Anemic offense puts club in high danger of reaching new low

Inside the Orioles

If team batting average drops further, O's could go into books for futility

Baseball

May 13, 2001|By Joe Strauss | By Joe Strauss,SUN STAFF

NEW YORK - The Orioles headed into this weekend's series against the New York Yankees with the weakest offensive attack since the dawn of the designated hitter.

Of course, that's based on the Orioles maintaining their subterranean team batting average. It also doesn't account for cleanup hitter David Segui's absence due to repeated hamstring pulls and a strained tendon that immobilized fingers on his left hand.

The Orioles will hit, manager Mike Hargrove says. They might not hit much, but they'll hit more than the bunch that averaged 3.77 runs in its first 35 games, endured 12 consecutive games with five runs or fewer in a league in which teams average 4.83 runs a game, and was still waiting for somebody to outdo Toronto Blue Jays first baseman Carlos Delgado's Opening Day home run total (three).

The Orioles are doing for offense what Roseanne did for the singing of the national anthem.

That said, Hargrove repeatedly has invoked the truism that it is foolhardy to believe in tendencies before the season's 40th game. The Orioles will be only two games removed from the season's quarter pole when they leave Yankee Stadium this afternoon, but they've already established themselves as an inexperienced offensive team that buttresses ordinary pitching with solid defense.

The current .232 team batting average puts them in danger of becoming the only American League team to bat below .230 since the inception of the designated hitter in 1973. But for the love of Ron Blomberg, the Orioles need only hit .230 the rest of this season to avoid the ignominy.

More damaging than that league-worst .232 average has been a .305 on-base percentage that puts them in the neighborhood of the horrid Tampa Bay Devil Rays and the Pittsburgh Pirates.

"There are two reasons we haven't run as much as we thought," second baseman Jerry Hairston said. "The first is that we're playing behind a lot. The second reason is that the guys who are supposed to do a lot of the running haven't done a good job of getting on base, myself included."

Hairston has a .278 on-base percentage. compared with leadoff hitter Brady Anderson's .258, last year's stolen base leader Delino DeShields' .327 and Melvin Mora's .303. The league average through Thursday was .330. Only Greg Myers (.436) and Chris Richard (.368) top the league average among Orioles with more than 20 plate appearances.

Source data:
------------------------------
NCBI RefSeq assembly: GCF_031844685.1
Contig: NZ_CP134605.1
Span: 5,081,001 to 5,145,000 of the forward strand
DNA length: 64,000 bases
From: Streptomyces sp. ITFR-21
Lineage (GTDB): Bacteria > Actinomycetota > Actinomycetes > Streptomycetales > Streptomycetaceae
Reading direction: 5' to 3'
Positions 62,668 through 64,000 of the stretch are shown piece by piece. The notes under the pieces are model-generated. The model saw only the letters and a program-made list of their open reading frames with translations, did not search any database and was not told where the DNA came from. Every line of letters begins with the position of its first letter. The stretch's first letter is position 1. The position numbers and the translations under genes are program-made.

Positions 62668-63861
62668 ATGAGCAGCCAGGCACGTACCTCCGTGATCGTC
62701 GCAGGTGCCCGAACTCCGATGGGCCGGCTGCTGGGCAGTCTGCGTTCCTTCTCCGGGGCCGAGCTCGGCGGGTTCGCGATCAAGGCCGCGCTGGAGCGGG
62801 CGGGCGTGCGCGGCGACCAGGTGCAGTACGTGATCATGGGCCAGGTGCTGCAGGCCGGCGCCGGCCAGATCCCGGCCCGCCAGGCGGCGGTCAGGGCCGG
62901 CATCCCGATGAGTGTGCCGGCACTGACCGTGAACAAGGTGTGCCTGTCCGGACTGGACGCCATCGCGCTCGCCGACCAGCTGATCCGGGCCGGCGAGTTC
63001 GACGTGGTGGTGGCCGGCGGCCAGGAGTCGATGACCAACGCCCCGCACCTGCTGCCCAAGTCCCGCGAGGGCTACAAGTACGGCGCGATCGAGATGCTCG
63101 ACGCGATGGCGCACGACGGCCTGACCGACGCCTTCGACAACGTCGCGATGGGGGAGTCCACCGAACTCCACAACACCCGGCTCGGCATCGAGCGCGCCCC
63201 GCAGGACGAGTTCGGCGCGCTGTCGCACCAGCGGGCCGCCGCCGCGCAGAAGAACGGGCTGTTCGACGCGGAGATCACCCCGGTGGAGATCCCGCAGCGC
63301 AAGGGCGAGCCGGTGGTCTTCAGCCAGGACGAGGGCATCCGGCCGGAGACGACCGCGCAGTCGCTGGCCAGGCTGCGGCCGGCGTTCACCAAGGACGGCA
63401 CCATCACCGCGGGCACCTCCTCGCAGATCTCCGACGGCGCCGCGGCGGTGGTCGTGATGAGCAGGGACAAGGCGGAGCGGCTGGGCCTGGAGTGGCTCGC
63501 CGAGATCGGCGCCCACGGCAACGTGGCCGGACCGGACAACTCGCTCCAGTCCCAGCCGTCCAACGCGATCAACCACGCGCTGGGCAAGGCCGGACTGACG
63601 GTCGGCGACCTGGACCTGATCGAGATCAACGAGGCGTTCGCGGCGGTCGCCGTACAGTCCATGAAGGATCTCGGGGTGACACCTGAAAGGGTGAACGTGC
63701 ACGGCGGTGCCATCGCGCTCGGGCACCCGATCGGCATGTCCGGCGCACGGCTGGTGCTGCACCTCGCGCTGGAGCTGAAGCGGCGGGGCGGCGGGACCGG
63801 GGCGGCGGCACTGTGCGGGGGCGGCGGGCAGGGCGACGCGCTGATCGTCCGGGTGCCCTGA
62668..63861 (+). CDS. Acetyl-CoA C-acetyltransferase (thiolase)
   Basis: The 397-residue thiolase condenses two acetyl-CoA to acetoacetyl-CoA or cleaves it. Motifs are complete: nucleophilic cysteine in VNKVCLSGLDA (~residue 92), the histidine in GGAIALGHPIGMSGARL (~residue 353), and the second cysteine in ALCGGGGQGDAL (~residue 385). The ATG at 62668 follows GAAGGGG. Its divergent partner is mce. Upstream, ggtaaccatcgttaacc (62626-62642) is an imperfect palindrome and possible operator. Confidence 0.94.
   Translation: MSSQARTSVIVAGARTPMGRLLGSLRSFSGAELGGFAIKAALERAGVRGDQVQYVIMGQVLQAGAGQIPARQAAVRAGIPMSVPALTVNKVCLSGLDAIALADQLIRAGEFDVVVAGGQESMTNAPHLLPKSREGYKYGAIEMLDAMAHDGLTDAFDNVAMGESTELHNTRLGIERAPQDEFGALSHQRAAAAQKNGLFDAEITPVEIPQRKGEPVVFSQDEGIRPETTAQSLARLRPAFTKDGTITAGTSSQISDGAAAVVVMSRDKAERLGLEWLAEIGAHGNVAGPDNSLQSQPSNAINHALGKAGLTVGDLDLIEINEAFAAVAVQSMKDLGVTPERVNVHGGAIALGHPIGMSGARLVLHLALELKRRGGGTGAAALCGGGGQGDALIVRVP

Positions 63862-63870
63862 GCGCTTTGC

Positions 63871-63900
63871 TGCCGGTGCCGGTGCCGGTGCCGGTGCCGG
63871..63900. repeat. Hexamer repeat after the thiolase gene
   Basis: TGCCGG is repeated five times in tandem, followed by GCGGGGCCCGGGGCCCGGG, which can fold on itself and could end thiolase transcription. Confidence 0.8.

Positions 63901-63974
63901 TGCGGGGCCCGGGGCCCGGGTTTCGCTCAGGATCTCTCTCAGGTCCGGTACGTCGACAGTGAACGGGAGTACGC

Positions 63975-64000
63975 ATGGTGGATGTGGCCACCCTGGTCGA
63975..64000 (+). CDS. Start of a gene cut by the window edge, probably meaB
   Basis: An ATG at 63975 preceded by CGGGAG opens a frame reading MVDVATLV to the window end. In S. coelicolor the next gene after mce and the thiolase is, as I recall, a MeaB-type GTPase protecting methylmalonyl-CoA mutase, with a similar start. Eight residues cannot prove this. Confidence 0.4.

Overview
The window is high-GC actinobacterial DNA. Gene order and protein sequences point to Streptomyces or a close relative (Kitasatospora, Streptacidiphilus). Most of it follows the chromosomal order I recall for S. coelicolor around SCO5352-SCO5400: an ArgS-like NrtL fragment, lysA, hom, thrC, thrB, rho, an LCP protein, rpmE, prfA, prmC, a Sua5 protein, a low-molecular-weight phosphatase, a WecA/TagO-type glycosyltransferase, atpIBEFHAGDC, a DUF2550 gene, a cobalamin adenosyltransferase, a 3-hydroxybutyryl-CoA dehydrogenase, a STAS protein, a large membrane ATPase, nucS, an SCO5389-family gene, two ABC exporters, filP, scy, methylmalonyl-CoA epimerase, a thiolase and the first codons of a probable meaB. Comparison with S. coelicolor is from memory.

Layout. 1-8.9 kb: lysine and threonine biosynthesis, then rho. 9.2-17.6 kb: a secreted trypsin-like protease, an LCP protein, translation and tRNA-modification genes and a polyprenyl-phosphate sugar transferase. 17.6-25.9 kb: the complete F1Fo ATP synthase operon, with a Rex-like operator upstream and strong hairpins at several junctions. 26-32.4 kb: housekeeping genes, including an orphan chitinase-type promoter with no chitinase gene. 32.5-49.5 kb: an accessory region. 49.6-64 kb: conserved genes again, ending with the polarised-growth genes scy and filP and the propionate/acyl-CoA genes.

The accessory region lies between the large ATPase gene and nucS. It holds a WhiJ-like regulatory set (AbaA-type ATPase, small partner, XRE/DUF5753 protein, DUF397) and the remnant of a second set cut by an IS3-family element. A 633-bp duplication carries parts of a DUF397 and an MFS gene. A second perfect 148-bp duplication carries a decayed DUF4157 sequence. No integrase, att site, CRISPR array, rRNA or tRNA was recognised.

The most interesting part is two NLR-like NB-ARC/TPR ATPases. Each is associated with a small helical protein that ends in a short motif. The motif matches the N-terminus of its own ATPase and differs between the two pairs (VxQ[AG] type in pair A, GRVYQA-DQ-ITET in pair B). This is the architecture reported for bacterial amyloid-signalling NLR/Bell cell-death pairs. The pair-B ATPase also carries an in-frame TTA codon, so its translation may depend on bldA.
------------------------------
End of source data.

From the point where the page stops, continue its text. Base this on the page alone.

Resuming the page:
Vice president of baseball operations Syd Thrift and Hargrove rightfully stated during spring training that speed shows up every day, while power is fickle.

Unspoken is the adage that speed is hostage to on-base percentage.

Or more bluntly, you can't steal first base.

Spring's promise of an aggressive, risk-taking offense has been kept - to an extent. The approach has often appeared forced, such as when Cal Ripken is used on a delayed steal or unsuccessfully attempts to go from first to third in a one-run game.

Outfielder Eugene Kingsale's brief promotion this month reinforced organizational thought that the eternal prospect's speed does not translate to base-running acumen.

"When you don't get people on base, it's tough to be aggressive on the bases," Hargrove said. "That all goes together. When you're getting base runners and putting the ball in play consistently - I don't necessarily mean getting hits but putting the ball in play - it's easier to push the envelope.

"I think as we have gone along and done that, we've been pretty aggressive ... not like in spring training. There were some times in spring training we took chances that scared me."

In a dogged search for power and production, Hargrove has resorted to lineups that have included catcher Fernando Lunar and designated hitter Myers, now a catcher in name only.

Ripken has gained increased time due to rookie Mike Kinkade's slumping bat and injured right ankle. Jeff Conine has received significant time while Segui's hand injury mends. While the club promotes Richard's outfield defense, his speed has never allowed him more than nine stolen bases in a season.

The team's most consistent base-stealing threat entering this weekend's series had been 35-year-old shortstop Mike Bordick.

The Orioles entered the weekend fifth in the league in stolen bases (25) and had four more yesterday. Last year's team had 36 steals after May en route to leading the league with 126 steals.

Even conceding a hike in production, they have a chance to become the first team since the 1989 Atlanta Braves to hit below .235. Two years before their worst-to-first renaissance, the Braves were a decrepit team that managed a measly .300 on-base perecentage.

The 1985 San Francisco Giants batted only. 233 while scoring 556 runs (an average of 3.43 a game) and suffering a 62-100 record. The 1976 California Angels were the last American League team to hit .235 or less, but that team scratched out a 76-86 record by stealing 126 bases and working 534 walks.

Not since the 1974 San Diego Padres batted .229 has a major-league club failed to hit .230. The last American League team to endure such offensive futility was the 1972 Orioles, who amazingly constructed a strike-shortened 80-74 record around a .229 team average. That team amassed 20 shutouts and 21 saves.

Jim Palmer won 21 games with a 2.07 ERA, but was likely denied a fourth Cy Young Award by lacking offensive support. Coming off three consecutive American League championships, the '72 Orioles hit only 85 home runs to offset a 2.54 team ERA.

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